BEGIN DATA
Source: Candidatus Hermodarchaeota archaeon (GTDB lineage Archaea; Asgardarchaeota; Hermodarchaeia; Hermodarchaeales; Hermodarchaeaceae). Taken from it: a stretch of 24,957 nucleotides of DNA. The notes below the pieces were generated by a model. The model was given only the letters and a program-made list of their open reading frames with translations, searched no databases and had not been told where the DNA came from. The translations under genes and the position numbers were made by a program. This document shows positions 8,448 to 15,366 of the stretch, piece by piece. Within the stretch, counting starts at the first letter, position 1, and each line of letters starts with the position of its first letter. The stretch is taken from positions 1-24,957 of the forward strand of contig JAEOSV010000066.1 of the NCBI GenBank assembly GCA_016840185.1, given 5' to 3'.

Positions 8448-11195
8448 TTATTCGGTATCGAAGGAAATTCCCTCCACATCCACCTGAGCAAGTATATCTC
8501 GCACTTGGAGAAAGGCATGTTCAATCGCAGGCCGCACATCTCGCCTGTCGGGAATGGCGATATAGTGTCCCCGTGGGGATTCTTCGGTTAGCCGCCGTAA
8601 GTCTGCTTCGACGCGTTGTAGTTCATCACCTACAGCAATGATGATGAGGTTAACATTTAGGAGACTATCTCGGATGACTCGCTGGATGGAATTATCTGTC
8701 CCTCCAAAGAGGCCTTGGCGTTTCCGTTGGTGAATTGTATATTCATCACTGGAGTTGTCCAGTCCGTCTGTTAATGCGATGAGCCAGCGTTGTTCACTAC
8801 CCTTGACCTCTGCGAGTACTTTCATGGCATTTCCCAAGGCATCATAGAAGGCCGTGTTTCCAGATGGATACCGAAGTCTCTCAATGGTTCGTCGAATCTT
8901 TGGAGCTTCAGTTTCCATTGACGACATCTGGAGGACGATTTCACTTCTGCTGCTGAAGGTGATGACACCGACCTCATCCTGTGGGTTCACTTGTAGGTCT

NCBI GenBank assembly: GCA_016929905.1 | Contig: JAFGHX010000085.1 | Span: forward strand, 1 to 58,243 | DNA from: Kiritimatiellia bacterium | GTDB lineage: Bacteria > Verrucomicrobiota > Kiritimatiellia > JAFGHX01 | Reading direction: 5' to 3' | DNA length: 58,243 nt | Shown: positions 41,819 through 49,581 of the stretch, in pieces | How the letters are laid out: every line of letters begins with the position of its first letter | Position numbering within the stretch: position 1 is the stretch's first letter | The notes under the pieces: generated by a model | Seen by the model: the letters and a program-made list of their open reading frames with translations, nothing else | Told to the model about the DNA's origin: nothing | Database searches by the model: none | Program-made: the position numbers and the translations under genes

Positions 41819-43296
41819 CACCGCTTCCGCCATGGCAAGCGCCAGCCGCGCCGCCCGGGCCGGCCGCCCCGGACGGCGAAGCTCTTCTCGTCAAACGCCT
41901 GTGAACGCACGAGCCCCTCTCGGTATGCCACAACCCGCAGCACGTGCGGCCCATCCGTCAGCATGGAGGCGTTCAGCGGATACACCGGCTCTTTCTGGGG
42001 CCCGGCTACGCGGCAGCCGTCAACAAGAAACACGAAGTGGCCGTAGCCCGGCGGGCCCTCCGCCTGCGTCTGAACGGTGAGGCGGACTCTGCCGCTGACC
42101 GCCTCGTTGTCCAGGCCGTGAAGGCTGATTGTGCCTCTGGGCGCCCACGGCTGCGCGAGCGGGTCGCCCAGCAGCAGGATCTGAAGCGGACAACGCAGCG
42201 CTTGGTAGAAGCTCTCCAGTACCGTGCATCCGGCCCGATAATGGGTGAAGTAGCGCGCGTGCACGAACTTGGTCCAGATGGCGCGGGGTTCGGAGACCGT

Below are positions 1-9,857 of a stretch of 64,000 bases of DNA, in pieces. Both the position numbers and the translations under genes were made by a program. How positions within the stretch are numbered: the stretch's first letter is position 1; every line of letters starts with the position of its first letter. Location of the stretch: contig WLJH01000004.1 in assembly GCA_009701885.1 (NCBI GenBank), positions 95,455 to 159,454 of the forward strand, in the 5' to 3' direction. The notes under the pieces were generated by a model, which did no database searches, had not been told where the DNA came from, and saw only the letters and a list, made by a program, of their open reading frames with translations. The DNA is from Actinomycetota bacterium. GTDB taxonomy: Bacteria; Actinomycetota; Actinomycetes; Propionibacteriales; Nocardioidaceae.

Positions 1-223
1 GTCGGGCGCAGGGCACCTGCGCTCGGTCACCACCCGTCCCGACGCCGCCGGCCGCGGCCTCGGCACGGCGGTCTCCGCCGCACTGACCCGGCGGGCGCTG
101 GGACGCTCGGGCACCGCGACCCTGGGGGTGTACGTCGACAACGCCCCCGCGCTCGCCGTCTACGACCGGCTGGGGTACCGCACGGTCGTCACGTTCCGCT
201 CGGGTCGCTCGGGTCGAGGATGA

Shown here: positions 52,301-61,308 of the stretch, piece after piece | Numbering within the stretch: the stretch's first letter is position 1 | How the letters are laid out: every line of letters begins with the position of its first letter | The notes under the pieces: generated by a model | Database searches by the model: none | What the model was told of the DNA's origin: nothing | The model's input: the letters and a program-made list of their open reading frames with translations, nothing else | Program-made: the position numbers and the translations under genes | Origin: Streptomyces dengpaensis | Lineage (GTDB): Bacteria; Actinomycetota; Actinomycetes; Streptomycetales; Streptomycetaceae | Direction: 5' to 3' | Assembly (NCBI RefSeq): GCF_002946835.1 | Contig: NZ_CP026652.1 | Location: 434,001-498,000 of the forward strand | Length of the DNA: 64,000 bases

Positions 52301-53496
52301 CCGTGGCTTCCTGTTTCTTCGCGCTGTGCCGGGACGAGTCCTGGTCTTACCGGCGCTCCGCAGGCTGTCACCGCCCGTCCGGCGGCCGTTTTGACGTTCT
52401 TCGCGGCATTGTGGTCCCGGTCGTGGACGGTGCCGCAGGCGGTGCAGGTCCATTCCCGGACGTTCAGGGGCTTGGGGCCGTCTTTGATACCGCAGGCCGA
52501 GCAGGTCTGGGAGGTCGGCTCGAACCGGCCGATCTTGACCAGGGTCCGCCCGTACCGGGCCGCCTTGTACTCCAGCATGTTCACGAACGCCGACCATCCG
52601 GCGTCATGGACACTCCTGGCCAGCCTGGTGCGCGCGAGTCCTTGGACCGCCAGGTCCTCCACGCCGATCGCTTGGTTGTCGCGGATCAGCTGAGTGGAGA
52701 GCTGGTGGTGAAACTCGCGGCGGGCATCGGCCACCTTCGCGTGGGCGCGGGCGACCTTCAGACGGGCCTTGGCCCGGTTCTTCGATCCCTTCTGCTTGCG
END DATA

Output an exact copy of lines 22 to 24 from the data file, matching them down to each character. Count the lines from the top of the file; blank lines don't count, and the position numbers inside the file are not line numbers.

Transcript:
Positions 52301-53496
52301 CCGTGGCTTCCTGTTTCTTCGCGCTGTGCCGGGACGAGTCCTGGTCTTACCGGCGCTCCGCAGGCTGTCACCGCCCGTCCGGCGGCCGTTTTGACGTTCT
52401 TCGCGGCATTGTGGTCCCGGTCGTGGACGGTGCCGCAGGCGGTGCAGGTCCATTCCCGGACGTTCAGGGGCTTGGGGCCGTCTTTGATACCGCAGGCCGA